The potentially thermosettable epoxide resin composition employed is composed essentially of an epoxide resin, a specific catalyst and a thixotropic agent. Fillers, as for example, talc, finely ground silica and colored oxides may be incorporated in the composition if desired. The colored oxide fillers can be used to distinctively color the tape for identification purposes.
In preparing the resinous compositions of this invention, there is employed a resinous polymeric epoxide or glycidyl polyether. Such epoxides or glycidyl polyethers where n is an integer of the series, 0,1,2,3 and R represents the divalent hydrocarbon radical of the dihydric phenol. While for any single molecule of the polyether n is an integer, the fact that the obtained polyether is a mixture of compounds causes the determined value for n, from molecular weight measurement, to be an average which is not necessarily zero or a Whole number. Although the polyether is a substance primarily of the above formula, it may contain some material with one or both of the terminal glycidyl radicals in hydrated form.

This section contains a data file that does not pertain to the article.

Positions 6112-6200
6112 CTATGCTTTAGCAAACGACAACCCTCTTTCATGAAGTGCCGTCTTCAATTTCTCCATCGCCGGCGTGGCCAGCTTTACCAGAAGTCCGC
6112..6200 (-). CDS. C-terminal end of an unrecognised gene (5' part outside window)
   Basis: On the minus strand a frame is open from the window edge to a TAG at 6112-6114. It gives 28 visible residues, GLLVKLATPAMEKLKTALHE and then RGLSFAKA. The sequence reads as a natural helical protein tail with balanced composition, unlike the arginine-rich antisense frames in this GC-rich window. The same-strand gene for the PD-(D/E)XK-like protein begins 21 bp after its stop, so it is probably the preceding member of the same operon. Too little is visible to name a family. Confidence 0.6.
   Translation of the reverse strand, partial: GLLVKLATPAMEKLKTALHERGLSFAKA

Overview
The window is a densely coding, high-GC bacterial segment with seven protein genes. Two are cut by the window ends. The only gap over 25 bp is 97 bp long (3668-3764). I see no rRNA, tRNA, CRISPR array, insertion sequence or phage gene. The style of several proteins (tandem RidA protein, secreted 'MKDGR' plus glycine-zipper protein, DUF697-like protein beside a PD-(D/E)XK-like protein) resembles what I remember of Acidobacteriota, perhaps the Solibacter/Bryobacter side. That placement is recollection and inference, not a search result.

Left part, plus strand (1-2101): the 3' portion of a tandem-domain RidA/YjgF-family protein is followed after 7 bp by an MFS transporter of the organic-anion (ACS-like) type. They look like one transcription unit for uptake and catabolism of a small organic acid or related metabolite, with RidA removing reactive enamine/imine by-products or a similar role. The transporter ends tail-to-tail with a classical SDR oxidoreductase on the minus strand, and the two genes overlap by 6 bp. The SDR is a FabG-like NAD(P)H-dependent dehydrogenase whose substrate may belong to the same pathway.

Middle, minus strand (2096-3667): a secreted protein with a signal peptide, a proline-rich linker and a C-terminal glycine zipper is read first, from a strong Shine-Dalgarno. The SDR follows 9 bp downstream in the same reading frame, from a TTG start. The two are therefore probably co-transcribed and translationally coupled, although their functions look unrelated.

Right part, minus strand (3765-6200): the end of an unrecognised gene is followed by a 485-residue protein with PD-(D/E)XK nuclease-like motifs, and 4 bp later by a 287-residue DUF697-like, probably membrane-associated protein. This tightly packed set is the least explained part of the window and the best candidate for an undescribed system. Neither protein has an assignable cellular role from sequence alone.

The simplest polyether is a diglycidyl diether of the dihydric phenol which contains a single divalent aromatic hydrocarbon radical from the dihydric phenol and has two glycidyl radicals linked thereto by ethereal oxygen atoms. More generally, the polyetber is ofmore complex character and contains two or more aromatic hydrocarbon radicals alternating with glyceryl groups in a chain which are linked together by intervening ethereal oxygen atoms.
The resinous polymeric epoxide, or glycidyl polyether of a dihydric phenol suitable for use in this invention, has a 1,2-epoxy equivalency greater than 1.0. By epoxy equivalency reference is made to the average number of 1,2-epoxy groups contained in the average molecule of the glycidyl ether. Owing to the method of preparation of the glycidyl polyethers and the fact that they are ordinarily a mixture of chemical compounds having somewhat difierent molecular weights and contain some compounds wherein the terminal glycidyl radicals are in hydrated form, the epoxy equivalency of the product is not necessarily the integer 2.0. However, in all cases it is a value greater than 1.0. The 1,2-epoxy equivalency of the polyethers is thus a value between 1.0 and 2.0. I